Articles from Eric Zweig

  1. Eric Zweig: Who Was That (First) Masked Man?

    You’d think something as simple as who was the first goalie in hockey history to wear a mask would be an easy question to answer. It’s not. In fact, it’s been surprisingly difficult to nail down. Jacques Plante — though he popularized the concept for modern goalies — was certainly not the first to wear one. Clint Benedict (who I’ve argued in the past was was a better goalie than Georges Vezina, the NHL’s goaltending trophy namesake) was probably the first NHL goaltender to wear a mask when...
  2. Featured

    Eric Zweig: Goalies Scoring Goals

    One year to the day of the declaration of a global pandemic, I’m using the somewhat flimsy pretext of an overlooked anniversary (of sorts) from last week as an excuse for running this story today. Really, it’s just another old incident I may have figured out something new about… This past Sunday, March 7, marked the 115th anniversary of Fred Brophy of the Montreal AAA hockey team scoring a goal on Nathan Frye of the Montreal Victorias. What makes this goal noteworthy is that Brophy himself...
  3. Eric Zweig: Three of a Kind with the Silver Seven

    According to Wikipedia (if I counted them up correctly!), there have been 299 sets of brothers who’ve played in the NHL from the league’s beginning in 1917 through 2019–20. Of that group, 47 sets of brothers have played together on the same team, but only 10 have won the Stanley Cup together. The numbers are slightly larger if we expand the time frame beyond the birth of the NHL and back to the start of the Stanley Cup in 1893. Still, in all that time, there are only two instances when a...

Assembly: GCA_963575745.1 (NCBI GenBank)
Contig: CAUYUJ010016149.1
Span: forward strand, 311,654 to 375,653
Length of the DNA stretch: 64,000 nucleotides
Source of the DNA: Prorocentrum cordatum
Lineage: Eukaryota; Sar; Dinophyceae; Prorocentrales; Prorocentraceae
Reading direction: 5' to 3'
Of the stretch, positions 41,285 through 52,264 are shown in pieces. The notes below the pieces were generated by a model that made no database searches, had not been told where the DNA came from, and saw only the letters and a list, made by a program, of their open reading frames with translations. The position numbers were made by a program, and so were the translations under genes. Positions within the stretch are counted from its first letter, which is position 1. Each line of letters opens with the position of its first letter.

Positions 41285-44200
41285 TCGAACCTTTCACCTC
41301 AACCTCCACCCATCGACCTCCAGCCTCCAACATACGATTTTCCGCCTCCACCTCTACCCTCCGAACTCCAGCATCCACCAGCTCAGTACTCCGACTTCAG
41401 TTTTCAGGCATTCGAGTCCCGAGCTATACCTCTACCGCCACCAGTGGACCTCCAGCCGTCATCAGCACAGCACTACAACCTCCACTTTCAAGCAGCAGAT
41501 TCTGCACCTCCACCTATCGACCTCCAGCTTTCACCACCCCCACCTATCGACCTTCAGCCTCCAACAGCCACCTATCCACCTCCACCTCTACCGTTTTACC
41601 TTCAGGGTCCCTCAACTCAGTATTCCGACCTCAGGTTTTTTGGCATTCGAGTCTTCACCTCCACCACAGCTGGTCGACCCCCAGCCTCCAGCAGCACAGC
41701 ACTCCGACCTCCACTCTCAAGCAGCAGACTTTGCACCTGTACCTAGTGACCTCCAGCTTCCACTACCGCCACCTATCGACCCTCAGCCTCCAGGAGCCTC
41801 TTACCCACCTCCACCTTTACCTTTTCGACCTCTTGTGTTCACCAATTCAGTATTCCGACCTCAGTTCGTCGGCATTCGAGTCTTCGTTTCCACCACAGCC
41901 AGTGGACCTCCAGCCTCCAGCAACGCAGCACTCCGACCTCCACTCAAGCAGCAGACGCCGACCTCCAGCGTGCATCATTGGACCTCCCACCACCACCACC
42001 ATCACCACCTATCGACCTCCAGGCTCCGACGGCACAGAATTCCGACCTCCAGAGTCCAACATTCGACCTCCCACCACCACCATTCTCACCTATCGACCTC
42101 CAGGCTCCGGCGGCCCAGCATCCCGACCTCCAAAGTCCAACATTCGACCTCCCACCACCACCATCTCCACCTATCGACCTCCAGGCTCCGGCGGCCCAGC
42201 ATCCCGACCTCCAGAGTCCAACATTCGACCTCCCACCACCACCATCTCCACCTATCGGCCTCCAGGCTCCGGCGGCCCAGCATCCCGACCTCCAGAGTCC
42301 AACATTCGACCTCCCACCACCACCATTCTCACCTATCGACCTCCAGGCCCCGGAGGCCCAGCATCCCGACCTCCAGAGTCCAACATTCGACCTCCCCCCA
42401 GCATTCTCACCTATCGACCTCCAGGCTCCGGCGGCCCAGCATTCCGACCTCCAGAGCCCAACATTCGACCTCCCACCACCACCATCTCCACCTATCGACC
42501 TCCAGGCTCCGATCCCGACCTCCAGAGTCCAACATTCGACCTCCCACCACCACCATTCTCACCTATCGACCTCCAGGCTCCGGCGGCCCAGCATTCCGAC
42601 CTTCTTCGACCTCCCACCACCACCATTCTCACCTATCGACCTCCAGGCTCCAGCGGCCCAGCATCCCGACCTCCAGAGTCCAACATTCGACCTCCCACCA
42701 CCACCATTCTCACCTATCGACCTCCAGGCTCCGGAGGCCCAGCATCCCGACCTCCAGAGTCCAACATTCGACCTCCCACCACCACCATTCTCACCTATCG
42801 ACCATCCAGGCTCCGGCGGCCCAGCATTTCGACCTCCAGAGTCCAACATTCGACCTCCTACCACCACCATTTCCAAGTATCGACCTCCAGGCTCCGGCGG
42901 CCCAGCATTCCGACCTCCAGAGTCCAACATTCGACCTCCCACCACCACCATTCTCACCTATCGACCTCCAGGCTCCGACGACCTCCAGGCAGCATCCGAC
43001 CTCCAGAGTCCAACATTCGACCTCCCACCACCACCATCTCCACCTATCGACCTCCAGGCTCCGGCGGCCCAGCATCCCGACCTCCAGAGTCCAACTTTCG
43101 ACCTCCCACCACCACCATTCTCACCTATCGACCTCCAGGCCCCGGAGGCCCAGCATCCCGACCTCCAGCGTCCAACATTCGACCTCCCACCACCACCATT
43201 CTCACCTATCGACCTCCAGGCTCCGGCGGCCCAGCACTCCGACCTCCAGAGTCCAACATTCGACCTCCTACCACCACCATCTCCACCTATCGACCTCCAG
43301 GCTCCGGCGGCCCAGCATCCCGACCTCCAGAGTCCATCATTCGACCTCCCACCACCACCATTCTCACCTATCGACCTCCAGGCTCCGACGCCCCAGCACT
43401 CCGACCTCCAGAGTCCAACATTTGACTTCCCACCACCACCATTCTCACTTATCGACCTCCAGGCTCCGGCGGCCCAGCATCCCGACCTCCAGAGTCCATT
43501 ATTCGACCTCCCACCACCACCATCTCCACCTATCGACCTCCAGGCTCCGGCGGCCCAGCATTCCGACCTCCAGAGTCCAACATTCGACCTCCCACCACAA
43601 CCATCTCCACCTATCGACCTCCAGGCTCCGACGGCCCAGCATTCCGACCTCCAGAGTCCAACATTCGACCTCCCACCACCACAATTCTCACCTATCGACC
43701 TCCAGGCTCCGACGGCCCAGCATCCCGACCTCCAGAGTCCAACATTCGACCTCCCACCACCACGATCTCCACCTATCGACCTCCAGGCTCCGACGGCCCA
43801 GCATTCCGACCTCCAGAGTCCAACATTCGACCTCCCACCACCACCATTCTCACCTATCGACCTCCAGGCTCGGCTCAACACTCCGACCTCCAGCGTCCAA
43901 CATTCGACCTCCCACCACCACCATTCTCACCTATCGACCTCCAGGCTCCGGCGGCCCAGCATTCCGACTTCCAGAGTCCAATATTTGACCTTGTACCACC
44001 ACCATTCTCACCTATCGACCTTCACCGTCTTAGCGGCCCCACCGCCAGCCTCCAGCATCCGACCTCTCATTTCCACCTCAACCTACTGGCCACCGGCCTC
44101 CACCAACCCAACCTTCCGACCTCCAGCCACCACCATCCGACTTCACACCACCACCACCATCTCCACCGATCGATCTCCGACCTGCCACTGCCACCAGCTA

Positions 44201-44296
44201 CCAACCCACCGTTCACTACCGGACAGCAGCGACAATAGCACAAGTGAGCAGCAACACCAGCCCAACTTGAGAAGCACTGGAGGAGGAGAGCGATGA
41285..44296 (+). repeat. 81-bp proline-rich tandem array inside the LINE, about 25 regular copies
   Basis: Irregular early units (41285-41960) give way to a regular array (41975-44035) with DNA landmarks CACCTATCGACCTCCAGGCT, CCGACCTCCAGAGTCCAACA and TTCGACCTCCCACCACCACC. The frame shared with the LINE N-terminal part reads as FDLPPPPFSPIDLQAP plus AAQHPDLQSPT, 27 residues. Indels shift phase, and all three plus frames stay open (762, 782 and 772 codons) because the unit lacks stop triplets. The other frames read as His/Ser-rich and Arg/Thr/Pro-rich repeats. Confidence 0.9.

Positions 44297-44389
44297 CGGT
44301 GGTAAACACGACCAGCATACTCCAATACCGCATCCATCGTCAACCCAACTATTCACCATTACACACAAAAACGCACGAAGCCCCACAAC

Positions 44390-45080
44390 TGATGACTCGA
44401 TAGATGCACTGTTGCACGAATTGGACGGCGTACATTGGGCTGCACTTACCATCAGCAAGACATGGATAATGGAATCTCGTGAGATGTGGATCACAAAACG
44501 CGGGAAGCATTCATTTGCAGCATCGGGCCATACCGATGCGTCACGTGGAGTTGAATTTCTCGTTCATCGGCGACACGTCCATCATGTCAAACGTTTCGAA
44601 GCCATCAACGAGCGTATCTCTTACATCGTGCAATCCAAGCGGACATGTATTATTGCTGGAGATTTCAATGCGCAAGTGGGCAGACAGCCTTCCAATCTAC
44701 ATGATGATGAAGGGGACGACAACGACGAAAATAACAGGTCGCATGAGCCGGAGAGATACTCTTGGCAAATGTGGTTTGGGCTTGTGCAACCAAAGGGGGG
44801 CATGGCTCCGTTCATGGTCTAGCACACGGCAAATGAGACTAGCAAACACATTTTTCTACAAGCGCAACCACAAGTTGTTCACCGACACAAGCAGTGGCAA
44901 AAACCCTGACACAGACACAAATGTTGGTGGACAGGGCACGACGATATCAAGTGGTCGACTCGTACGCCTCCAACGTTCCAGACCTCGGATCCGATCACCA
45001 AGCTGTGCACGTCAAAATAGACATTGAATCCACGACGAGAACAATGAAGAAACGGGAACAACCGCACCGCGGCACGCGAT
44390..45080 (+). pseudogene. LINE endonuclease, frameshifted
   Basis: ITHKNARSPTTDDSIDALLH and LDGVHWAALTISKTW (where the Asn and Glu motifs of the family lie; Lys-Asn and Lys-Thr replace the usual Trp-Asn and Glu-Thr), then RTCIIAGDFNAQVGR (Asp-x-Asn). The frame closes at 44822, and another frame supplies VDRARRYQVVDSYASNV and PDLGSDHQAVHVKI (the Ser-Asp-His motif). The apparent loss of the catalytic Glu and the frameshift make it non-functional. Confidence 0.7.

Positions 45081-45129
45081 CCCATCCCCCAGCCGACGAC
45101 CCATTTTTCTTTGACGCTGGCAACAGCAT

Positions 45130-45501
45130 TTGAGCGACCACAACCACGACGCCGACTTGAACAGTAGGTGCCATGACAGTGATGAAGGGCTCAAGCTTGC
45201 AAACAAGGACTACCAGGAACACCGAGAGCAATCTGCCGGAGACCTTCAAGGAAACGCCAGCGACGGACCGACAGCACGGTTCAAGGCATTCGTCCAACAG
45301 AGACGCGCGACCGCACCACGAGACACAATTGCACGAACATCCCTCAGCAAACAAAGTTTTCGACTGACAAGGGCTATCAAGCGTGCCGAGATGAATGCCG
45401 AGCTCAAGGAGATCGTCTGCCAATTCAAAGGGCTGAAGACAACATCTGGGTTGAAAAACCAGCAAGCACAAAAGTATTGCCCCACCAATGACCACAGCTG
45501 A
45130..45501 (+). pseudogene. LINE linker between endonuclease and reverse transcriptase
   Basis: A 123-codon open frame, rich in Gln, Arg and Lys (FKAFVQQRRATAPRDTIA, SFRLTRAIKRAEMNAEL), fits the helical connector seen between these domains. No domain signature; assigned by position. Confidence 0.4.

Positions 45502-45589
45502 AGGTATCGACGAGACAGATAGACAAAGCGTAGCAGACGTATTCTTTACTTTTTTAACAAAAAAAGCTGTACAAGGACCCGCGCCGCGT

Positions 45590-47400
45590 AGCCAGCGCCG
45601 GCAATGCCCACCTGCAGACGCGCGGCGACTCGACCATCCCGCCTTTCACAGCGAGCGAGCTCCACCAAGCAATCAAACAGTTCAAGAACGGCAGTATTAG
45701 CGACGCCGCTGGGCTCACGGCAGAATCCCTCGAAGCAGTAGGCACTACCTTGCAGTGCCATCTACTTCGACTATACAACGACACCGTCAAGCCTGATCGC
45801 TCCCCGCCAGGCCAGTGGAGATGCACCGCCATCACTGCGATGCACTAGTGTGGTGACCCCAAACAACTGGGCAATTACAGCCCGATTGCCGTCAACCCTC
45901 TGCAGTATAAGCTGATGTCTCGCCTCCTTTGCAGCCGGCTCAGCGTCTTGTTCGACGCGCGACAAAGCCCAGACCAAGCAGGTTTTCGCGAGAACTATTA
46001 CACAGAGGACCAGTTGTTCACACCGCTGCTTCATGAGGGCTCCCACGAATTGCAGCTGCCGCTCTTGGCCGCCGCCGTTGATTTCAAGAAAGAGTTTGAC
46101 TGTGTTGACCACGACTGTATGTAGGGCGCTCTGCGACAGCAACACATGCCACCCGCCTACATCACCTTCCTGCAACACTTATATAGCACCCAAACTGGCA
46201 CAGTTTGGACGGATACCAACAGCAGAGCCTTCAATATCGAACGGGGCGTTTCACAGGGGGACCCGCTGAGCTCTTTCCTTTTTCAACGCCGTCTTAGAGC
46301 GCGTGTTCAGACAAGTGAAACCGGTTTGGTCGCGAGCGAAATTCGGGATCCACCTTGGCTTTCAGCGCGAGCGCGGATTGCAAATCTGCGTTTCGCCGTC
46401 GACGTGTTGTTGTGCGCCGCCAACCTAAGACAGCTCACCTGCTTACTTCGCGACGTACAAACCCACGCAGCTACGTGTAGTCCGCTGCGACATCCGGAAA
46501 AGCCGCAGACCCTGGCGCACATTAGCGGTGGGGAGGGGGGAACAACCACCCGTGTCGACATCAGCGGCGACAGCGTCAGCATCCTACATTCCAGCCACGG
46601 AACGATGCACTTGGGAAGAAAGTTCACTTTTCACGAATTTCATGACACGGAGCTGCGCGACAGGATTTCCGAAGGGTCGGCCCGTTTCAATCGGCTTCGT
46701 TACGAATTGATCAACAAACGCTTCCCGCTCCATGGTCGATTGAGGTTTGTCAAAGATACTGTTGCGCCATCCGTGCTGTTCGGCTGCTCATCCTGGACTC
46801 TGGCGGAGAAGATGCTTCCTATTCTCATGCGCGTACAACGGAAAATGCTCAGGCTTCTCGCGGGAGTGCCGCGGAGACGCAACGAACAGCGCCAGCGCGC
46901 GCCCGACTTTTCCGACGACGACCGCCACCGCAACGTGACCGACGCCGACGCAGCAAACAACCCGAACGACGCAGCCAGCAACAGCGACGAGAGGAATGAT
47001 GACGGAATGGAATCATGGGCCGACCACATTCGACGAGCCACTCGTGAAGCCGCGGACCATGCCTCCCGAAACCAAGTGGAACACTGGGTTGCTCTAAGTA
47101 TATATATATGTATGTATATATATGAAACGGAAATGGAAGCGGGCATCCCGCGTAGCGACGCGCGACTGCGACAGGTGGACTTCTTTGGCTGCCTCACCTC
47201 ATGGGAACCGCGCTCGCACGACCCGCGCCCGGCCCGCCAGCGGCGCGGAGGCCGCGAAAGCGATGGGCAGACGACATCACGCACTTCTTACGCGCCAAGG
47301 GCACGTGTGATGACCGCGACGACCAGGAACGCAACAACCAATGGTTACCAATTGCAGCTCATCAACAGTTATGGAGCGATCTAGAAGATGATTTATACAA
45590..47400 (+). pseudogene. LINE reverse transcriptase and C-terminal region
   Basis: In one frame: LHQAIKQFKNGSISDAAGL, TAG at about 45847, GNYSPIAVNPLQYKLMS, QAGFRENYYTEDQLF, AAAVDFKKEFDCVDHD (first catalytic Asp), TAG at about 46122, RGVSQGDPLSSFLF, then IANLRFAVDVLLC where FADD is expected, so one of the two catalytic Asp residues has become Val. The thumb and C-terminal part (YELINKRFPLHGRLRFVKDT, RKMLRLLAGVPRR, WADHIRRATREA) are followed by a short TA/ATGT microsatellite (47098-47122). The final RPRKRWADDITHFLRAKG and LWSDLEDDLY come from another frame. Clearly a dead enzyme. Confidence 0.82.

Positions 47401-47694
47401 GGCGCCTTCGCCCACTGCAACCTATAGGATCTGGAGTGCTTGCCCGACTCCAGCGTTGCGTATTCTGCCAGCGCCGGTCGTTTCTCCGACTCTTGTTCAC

4. Eric Zweig: Gilmours' Getaway?

    Since writing last week about the Gilmour brothers, I’ve been spending some of my lockdown time trying to find the story of how Billy Gilmour and his daughter escaped from Nazi-occupied France. If their account actually appears somewhere in print, perhaps it was told in an Ottawa or Montreal newspaper that isn’t available online. But, I have been able to piece together from other sources quite a bit of what might have happened. According to stories in Ottawa papers in the 1930s, Billy...
  5. Eric Zweig: Mercurys Rising

    On February 24, 1952, the Edmonton Mercurys completed an undefeated run through the Winter Olympics in Oslo, Norway, to win the gold medal in hockey. Canada had previously won Olympic hockey gold in 1920, 1924, 1928, and 1932, and after settling for a surprising silver behind a Great Britain team loaded with Canadian-born players in 1936, won gold again in 1948 when the Olympics resumed after World War II. With the Soviet Union entering the Olympic scene in 1956, Canadian men wouldn’t win...
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